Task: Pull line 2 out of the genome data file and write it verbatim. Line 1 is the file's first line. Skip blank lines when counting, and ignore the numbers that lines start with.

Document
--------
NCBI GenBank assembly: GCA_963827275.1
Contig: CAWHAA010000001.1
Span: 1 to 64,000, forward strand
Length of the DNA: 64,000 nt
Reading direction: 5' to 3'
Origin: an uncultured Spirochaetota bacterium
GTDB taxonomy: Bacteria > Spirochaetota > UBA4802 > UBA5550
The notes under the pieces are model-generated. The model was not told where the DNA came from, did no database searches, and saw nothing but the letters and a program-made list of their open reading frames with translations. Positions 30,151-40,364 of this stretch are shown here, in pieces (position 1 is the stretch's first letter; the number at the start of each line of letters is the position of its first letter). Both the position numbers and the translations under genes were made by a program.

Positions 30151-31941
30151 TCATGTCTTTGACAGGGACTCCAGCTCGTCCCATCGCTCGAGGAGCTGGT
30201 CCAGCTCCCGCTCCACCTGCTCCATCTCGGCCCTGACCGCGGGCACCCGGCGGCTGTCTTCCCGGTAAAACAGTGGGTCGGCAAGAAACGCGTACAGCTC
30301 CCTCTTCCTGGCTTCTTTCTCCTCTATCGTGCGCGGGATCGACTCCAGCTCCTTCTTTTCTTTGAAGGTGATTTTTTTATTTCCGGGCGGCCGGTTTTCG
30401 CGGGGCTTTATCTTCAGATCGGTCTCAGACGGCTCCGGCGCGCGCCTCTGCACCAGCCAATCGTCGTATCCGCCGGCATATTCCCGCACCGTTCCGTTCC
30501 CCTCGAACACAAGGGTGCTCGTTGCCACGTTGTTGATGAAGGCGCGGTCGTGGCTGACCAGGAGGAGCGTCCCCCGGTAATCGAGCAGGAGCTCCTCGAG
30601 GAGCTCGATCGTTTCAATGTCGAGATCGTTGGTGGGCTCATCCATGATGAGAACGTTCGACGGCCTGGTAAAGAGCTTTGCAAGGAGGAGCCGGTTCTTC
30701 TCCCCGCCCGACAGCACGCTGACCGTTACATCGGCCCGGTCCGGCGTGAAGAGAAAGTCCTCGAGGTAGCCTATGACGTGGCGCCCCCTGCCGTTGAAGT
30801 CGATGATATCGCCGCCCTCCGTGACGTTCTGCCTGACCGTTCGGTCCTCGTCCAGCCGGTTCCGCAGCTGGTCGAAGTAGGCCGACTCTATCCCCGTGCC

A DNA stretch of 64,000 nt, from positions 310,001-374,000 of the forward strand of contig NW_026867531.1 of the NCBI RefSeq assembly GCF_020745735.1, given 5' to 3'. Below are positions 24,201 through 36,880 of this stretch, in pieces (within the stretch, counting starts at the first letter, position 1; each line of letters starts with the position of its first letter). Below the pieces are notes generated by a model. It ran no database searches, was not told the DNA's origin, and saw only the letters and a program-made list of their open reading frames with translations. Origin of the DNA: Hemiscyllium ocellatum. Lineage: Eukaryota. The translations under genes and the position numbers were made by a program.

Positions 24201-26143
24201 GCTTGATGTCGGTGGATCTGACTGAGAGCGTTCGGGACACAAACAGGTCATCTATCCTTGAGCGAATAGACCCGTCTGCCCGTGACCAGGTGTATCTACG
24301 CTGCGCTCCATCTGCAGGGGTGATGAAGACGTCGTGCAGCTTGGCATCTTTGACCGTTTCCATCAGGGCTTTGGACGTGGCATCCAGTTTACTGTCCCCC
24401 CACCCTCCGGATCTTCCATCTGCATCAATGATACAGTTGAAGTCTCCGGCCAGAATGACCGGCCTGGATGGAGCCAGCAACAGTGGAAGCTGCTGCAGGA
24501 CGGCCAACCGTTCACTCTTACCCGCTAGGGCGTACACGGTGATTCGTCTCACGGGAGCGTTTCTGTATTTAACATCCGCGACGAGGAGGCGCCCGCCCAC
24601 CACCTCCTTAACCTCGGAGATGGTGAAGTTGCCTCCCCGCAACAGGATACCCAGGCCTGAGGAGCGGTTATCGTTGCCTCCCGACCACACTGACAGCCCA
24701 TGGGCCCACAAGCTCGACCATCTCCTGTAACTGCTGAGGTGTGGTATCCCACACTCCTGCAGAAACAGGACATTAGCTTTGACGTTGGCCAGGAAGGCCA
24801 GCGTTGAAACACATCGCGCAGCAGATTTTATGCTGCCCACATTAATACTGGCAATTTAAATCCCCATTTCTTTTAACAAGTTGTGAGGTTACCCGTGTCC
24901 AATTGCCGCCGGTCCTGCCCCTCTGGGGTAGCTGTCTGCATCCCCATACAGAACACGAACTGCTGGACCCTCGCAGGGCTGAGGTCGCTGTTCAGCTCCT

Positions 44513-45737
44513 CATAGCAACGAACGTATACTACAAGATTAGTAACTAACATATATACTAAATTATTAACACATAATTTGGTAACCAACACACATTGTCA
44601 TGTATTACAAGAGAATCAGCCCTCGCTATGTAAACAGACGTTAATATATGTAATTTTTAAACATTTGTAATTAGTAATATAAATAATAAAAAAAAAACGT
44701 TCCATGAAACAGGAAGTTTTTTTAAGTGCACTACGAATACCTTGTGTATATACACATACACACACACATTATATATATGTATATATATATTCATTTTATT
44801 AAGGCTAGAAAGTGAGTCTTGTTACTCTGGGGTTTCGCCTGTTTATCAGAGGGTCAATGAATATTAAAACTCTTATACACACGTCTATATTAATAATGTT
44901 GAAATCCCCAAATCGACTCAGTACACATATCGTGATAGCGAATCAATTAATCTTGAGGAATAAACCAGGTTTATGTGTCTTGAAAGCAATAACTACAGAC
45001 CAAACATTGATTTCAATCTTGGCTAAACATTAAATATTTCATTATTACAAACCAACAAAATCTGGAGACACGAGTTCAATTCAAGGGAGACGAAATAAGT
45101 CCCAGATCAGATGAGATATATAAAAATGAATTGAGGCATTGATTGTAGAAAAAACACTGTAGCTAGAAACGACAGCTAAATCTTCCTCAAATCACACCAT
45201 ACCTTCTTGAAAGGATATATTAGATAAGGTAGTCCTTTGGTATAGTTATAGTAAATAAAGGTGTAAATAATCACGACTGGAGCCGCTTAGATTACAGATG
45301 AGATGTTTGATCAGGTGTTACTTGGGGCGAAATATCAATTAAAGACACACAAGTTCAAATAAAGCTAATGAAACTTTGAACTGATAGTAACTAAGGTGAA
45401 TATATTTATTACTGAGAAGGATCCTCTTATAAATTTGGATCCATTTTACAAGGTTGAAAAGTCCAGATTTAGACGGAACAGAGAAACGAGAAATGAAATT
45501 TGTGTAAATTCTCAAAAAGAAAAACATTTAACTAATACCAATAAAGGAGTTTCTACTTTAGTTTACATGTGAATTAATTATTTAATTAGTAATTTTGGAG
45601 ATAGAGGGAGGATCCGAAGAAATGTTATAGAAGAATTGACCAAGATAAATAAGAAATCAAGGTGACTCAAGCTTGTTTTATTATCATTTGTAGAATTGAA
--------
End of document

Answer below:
Contig: CAWHAA010000001.1